Microcredentials crucial in 21st-Century hiring

Ninety-two percent of employers either agree or strongly agree that a professional certificate strengthens a candidate’s application.

An international study among students and employers favors micro-credential to supplement traditional four-year courses as an additional skillset. | Photograph courtesy of Coursera

The 21st-Century jobs require new skillsets not offered by traditional universities challenging educational institutions to embark on extensive reform and improve their curriculum to prepare students for the needed competence.

In an interview with the Daily Tribune, Raghav Gupta, managing director for Asia Pacific of multi-disciplinary online education platform Coursera, said the 21st – century learners must acquire broader skills such as the 4Cs – Communication, Critical thinking, Creative, and Collaboration.

“This is a period of massive change because of the pandemic. What we have heard consistently, and it was collaborated by a survey that we did, is that students would like to have micro course certificates (to supplement their education).

“And on the employers’ side, 94 percent are hiring based on a skillset requirement. But they are not telling us that a four-year course is unimportant.”

The Coursera showed universities and colleges around the world leverage entry -level professional certificates, also known as industry micro-credentials, and career -relevant skills training in their degree programs to improve student recruitment and graduate employability.

To understand this phenomenon, Coursera surveyed over 2,400 students, recent graduates, and 1,200 employers across eight countries, including Australia, India, France, Germany, Mexico, Turkey, the UK, and the US, in collaboration with the market research firm, Dynata. In each country, we explored the motivations, needs, and challenges of students pursuing a degree and employers seeking to hire them.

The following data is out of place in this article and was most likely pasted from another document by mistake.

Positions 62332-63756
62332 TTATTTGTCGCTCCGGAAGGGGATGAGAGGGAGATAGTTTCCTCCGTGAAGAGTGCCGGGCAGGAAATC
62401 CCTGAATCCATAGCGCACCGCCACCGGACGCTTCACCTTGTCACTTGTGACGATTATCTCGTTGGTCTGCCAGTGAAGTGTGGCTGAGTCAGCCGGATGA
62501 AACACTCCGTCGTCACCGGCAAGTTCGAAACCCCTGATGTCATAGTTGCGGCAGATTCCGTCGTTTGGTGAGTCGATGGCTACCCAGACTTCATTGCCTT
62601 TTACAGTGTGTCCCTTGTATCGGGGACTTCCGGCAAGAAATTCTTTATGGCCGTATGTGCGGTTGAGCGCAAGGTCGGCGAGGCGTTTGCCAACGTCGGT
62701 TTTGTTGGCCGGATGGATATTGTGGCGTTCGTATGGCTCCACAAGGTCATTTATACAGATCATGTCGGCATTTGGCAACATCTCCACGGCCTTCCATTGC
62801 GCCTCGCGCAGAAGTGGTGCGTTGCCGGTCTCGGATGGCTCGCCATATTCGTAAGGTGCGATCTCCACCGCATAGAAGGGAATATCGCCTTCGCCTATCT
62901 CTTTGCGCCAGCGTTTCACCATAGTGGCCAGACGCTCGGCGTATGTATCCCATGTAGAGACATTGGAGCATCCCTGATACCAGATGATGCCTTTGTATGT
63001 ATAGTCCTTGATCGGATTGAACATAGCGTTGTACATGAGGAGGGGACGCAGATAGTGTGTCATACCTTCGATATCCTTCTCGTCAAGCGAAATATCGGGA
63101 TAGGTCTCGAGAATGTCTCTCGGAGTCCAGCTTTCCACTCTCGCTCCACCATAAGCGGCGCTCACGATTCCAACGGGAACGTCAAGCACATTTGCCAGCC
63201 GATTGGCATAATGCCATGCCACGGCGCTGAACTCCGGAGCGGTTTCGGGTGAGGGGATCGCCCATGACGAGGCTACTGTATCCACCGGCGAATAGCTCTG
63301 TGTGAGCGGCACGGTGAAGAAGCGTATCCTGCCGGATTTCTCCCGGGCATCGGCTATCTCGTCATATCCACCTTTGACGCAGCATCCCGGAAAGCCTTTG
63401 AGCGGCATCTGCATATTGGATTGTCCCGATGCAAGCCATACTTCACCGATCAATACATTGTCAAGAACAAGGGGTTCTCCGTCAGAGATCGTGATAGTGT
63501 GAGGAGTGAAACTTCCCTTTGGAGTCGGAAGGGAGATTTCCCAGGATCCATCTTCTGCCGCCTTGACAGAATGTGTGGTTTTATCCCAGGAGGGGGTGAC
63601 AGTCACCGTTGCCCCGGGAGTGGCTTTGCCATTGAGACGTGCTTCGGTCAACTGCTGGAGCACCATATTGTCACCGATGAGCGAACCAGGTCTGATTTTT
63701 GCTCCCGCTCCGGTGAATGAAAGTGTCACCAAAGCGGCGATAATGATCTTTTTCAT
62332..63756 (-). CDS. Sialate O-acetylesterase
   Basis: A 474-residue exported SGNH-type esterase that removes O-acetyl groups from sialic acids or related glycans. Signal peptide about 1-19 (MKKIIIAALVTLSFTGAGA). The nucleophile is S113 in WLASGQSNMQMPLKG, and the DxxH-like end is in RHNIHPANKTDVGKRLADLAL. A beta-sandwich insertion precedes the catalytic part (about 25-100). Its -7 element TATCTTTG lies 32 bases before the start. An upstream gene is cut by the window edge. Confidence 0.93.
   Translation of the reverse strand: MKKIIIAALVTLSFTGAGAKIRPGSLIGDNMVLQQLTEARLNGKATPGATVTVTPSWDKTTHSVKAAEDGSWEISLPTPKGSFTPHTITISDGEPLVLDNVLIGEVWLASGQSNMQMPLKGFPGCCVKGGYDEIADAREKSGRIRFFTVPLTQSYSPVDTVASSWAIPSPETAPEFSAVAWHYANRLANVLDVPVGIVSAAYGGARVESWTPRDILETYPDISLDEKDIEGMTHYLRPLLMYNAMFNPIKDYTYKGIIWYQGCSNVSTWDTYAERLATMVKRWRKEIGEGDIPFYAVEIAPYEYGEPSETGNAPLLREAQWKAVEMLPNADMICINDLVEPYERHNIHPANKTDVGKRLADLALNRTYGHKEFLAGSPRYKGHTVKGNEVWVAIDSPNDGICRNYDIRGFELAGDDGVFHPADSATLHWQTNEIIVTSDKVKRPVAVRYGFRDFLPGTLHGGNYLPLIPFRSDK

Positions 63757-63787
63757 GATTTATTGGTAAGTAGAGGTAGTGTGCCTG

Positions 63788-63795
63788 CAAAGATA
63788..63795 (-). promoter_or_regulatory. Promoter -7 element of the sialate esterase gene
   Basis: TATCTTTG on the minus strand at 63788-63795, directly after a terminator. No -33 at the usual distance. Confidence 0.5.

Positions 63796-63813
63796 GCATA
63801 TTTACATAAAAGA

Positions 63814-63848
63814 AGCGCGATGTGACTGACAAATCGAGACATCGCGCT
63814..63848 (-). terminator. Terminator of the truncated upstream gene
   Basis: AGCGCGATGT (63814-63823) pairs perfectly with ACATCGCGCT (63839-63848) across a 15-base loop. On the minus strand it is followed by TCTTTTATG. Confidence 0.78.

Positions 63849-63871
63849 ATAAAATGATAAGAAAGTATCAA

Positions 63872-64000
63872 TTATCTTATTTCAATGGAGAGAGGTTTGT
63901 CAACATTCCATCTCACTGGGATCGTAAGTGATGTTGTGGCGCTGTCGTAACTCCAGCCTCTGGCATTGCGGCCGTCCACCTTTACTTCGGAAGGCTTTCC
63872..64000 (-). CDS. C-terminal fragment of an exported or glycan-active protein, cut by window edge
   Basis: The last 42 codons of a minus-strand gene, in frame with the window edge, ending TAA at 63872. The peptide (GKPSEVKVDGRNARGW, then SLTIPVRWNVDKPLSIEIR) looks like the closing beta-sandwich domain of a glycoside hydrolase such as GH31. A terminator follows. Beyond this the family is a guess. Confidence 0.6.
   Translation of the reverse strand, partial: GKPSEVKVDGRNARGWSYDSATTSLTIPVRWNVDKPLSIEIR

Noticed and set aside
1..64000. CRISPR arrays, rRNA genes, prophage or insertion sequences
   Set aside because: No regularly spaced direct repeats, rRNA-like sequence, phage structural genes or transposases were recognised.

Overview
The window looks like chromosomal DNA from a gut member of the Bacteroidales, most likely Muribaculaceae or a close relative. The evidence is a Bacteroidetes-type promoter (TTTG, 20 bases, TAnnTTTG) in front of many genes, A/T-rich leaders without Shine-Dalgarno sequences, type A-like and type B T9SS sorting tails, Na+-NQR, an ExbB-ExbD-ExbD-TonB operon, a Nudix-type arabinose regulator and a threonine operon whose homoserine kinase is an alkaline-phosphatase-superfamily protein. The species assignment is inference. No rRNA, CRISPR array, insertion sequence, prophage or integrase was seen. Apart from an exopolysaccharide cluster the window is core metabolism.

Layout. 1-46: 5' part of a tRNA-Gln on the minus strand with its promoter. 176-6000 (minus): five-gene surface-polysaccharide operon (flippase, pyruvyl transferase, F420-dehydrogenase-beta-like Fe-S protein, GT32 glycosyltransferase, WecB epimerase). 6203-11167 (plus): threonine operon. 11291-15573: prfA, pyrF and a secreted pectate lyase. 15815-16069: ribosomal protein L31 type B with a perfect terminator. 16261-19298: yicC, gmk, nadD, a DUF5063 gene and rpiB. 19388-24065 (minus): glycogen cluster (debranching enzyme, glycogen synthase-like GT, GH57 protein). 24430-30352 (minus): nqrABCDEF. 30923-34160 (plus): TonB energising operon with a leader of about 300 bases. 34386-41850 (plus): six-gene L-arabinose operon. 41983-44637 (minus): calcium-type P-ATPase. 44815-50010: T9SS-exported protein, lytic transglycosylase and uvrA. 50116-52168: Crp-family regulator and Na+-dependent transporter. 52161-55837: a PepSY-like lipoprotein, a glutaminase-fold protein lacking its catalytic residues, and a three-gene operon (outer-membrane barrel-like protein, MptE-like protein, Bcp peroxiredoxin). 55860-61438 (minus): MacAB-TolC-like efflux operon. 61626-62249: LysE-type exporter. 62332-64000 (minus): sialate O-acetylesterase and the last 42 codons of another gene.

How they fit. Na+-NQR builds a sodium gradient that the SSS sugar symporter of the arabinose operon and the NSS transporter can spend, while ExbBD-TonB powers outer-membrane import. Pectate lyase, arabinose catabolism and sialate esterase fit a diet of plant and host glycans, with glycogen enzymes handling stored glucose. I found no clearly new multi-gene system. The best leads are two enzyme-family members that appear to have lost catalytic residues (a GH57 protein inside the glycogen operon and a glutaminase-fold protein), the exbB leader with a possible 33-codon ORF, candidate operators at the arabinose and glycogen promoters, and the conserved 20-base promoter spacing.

Among other compelling data points, we found that 88% of students and recent graduates said including industry micro-credentials, or in this case, entry-level professional certificates, in an academic program would make them more likely to enroll in that program.

Key findings

Students and recent graduates globally believe industry micro-credentials make them more likely to land a job.

Forty-three percent identified their ability to get a job among the top three factors motivating their decision to enroll in a degree program. Employability was ranked ahead of academic strength, reputation, and cost and came second only to the institution’s location.

Over half struggle to decide what career to pursue (55 percent) and understand what employers are looking for (50 percent).

Eighty-nine percent agree or strongly agree that earning an entry-level professional certificate will help them stand out to employers and secure jobs when they graduate.

Industry micro-credentials help to hire decision-makers to solve their top two challenges: identifying and validating applicants’ skills.

When hiring recent university graduates, 42 percent of employers reported difficulty sourcing candidates with the specific skills needed for the job, and 36 percent struggled to verify that candidates have the right level of skills proficiency.

Employers both recognize and value industry micro-credentials: they are, on average, 76 percent more likely to hire a candidate who has earned one.

Ninety-two percent of employers either agree or strongly agree that a professional certificate strengthens a candidate’s application.

These global trends are primarily reflected in country-specific data. Among students and recent graduates surveyed in the U.S., 86 percent agreed that earning an industry micro-credential will help them stand out to employers and get a job after graduation.

Eighty-one percent believe that micro-credentials will help them succeed once hired.

Seventy-four percent said that including relevant micro-credentials would influence their choice of a degree program at their university.

Sixty-six percent said the credential “counting as credit toward a degree” was their highest motivating factor. In comparison, 43 percent ranked it “being offered by an industry-leading company” at the top.

The Covid-19 pandemic accelerated the demand for micro-credentials that exploded in importance and highlighted the need for students to upskill and reskill to meet the changing demands of 21st-Century jobs.

Education experts must meet this trend so the Philippines will be included.

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